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When the owner of this quaint Brooklyn townhouse was searching for a designer to renovate her home’s two bathrooms, she stumbled across New York-based designer Eneia White on Instagram. “I have this ongoing joke when clients find me on Instagram—they know we like the color pink,” White laughs. “I think the client leads with that to make sure that I don't show up with a whole pink bag of samples and titles.”
On the upper level, White transformed an unassuming bathroom into a dreamy modern escape filled with trendy arches, hidden storage, and lively modern accents. "The bathroom feels fresh, light, and not too heavy even though we're blocking a majority of the natural light with that window,” she says.
To maximize space, White cleverly tucked the vanity in front of the window rather than placing it in the middle of the room. She acknowledges that “most people do not want to do a vanity in front of the window,” but White searched high and low for an option that would allow her client to access the window and still filter in some natural light.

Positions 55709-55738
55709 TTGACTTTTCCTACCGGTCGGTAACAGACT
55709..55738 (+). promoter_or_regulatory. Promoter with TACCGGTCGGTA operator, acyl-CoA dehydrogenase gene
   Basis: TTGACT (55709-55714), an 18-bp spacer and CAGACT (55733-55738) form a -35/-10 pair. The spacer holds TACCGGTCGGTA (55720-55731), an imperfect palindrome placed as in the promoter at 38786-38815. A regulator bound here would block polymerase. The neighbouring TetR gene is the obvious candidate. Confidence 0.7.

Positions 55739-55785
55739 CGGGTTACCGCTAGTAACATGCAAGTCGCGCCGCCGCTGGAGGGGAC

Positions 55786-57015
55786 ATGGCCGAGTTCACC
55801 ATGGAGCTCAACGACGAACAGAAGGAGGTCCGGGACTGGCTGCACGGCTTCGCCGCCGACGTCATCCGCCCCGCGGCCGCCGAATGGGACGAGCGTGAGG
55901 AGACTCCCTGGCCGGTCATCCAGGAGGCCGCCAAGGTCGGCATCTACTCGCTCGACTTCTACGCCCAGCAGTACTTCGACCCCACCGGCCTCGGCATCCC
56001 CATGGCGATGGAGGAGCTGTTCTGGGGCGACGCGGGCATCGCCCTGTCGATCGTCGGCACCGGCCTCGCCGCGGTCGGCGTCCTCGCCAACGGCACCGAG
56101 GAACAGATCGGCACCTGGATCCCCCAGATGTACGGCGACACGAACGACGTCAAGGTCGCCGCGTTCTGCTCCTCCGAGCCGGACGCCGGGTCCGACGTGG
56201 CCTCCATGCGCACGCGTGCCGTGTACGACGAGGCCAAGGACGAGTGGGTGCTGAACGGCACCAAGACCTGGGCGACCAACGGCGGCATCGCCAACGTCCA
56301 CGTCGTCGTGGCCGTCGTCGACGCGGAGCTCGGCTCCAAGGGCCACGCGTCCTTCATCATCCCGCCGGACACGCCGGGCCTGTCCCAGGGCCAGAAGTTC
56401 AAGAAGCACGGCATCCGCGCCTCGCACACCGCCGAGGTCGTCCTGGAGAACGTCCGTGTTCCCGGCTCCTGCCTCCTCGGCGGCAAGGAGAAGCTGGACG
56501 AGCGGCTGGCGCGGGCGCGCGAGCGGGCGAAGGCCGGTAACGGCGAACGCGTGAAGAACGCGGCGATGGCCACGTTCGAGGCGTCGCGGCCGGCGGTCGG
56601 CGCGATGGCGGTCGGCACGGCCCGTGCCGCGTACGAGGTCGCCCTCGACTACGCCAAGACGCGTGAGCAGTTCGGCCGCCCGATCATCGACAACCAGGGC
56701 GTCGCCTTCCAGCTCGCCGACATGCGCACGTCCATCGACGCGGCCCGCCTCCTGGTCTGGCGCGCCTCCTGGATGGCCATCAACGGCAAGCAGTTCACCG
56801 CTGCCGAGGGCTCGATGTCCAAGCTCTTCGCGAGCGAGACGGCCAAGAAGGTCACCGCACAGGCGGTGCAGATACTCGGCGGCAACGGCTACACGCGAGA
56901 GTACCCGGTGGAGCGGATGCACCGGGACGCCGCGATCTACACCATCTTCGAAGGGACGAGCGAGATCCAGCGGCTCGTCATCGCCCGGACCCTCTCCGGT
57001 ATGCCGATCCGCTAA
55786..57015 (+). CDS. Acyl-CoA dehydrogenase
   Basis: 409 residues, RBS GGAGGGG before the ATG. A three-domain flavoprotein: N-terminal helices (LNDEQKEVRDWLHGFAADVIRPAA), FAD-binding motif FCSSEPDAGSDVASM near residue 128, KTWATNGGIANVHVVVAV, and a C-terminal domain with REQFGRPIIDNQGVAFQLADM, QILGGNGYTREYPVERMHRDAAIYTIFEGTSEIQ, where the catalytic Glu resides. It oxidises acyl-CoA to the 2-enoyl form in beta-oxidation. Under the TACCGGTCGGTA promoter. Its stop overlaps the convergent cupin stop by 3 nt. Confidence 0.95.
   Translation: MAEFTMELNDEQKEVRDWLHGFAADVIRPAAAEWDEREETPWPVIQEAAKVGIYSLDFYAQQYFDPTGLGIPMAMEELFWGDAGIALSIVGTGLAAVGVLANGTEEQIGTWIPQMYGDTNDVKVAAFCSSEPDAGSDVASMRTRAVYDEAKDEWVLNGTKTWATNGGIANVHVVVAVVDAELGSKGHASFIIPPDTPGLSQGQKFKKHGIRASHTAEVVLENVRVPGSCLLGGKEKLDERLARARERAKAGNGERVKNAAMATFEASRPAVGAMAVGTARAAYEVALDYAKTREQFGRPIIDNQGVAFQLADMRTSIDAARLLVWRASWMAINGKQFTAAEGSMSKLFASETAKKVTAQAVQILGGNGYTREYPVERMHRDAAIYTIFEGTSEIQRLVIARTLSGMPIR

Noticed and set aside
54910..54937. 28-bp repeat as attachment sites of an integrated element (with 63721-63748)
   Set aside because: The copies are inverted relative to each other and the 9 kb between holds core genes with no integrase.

“We measured the distance from the top of the vanity and the faucet to the bottom of the suspended mirrors, so my client would be able to put her hand on the window to open it if she needed to,” White explains. “Then we mounted the bar into the ceiling―so it's not going anywhere.”
Despite her client's initial hesitancy with the color pink, they eventually settled on a compromise: Farrow & Ball’s Sulking Room Pink, a lovely mauve hue to elevate and soften the room. “The most unexpected pivot was that she was willing to embrace the mauve that's on the wall,” she adds.
A common struggle White and fellow designers face while designing bathrooms in NYC is the lack of space for functional storage. Although White borrowed square footage from a neighboring room and closet, she still had to think strategically. How does one insert storage that is non-clunky and space-saving, yet still complements the "cute bathroom" aesthetic she created?
“Just move to a house in the suburbs,” she says jokingly. “On the back side of the arch when you're looking into the shower, there's a niche on both sides, so she doesn't have to look at her shower bottles, hair shampoo, and conditioner—and it doesn't have to hang on the shower head."
Another challenge White encountered was embracing the color black. “I [prefer] brighter—I like things to not feel so weighted,” she says. White eventually put her feelings aside and opted for a sleek black bathroom door. She effortlessly married the darker elements with her familiar lighter, more expected materials, like the base wall tile from TileBar and the floor tile from Zia Tile.
White’s advice to fellow bathroom renovators: “You don't have to go over the top with everything,” she says. “If you can just find strategic moments to introduce some personality in a way that's a little different, I think you can find success there.”
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